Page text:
DOsimetry of BIological EXperiments in SPace (DOBIES) with luminescence (OSL and TL) and track etch detectors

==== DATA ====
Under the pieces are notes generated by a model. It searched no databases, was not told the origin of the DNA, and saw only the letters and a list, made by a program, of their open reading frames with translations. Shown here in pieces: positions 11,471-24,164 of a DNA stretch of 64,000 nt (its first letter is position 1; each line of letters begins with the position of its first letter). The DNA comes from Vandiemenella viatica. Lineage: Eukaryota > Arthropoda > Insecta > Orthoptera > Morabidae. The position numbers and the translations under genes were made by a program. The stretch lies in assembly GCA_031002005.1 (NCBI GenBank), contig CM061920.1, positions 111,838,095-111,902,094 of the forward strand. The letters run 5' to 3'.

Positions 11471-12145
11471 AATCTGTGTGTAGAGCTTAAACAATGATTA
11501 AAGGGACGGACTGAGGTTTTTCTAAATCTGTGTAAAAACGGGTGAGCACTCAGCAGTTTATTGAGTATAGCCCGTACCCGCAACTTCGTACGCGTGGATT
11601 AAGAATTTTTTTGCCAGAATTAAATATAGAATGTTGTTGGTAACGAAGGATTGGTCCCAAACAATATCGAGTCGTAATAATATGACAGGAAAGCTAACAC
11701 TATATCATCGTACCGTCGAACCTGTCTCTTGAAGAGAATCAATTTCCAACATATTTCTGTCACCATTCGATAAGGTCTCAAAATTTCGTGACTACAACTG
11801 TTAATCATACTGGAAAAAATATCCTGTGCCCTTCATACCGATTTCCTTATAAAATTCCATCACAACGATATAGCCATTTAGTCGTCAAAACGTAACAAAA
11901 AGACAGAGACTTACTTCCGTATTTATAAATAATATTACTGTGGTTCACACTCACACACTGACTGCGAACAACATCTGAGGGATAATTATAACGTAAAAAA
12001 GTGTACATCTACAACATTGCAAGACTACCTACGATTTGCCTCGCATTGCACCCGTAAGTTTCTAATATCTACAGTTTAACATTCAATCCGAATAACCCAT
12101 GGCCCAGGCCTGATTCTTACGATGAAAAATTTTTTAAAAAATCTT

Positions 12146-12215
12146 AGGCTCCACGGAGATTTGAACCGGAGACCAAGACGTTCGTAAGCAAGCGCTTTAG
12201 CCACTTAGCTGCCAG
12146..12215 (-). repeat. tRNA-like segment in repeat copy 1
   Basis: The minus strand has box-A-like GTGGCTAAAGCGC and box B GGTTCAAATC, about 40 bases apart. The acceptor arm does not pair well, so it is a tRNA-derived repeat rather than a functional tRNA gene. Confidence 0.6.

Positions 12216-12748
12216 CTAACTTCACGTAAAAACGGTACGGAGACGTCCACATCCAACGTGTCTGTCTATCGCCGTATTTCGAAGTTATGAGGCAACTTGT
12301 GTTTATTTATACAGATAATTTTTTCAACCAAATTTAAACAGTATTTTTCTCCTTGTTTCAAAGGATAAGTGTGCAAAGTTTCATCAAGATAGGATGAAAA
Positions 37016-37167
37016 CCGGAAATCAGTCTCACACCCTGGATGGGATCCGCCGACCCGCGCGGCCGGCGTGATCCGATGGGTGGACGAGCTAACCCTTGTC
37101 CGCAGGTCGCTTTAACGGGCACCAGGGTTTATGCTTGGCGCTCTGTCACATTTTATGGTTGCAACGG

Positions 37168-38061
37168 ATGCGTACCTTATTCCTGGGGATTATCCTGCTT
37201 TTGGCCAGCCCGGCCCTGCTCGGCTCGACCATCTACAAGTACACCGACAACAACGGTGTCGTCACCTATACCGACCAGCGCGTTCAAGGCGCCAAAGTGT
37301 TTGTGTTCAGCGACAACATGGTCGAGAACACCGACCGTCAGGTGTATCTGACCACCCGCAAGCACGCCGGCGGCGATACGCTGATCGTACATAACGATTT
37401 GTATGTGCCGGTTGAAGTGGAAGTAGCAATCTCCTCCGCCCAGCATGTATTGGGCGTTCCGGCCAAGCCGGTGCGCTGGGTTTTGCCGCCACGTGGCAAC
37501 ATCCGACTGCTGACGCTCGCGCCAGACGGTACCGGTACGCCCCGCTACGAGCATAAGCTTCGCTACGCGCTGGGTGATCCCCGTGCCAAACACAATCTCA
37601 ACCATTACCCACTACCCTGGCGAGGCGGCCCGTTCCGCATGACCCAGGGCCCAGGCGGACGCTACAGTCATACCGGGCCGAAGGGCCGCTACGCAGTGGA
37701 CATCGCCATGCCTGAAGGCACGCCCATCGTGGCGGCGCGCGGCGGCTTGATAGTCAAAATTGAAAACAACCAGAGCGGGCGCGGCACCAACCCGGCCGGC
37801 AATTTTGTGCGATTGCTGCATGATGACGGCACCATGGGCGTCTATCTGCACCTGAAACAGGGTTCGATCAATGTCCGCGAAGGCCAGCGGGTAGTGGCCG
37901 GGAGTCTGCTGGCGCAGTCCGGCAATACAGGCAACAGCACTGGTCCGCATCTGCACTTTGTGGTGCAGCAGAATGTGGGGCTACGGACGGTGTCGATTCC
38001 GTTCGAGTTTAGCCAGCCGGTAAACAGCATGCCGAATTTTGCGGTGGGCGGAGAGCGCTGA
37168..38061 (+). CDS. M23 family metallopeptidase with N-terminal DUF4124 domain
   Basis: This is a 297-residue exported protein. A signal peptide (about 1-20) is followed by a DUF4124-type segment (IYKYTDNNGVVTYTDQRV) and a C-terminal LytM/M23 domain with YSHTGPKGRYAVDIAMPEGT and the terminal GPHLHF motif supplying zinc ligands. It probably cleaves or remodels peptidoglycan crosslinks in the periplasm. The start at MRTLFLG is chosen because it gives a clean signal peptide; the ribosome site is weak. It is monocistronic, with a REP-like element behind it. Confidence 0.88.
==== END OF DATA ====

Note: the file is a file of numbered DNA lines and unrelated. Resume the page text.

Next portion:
The objective of the “DOsimetry of BIological EXperiments in SPace” (DOBIES) project is to develop a standard dosimetric method as a combination of different techniques to estimate absorbed dose, dose equivalent, and linear energy transfer (LET) spectrum in biological samples in space experiments. The detectors investigated in the project include various types of thermoluminescence detectors (TLDs), such as LiF:Mg,Ti, LiF:Mg,Cu,P, CaSO 4 :Dy, as well as Al 2 O 3 :C used as TLD and optically stimulated luminescence detectors (OSLDs), and track-etch detectors (TED). This paper describes the DOBIES project and reports preliminary results obtained during the BASE-A experiment carried out at the International Space Station (ISS) in September, 2006. The results are compared to data from previous space exposures carried out by the members of the DOBIES project.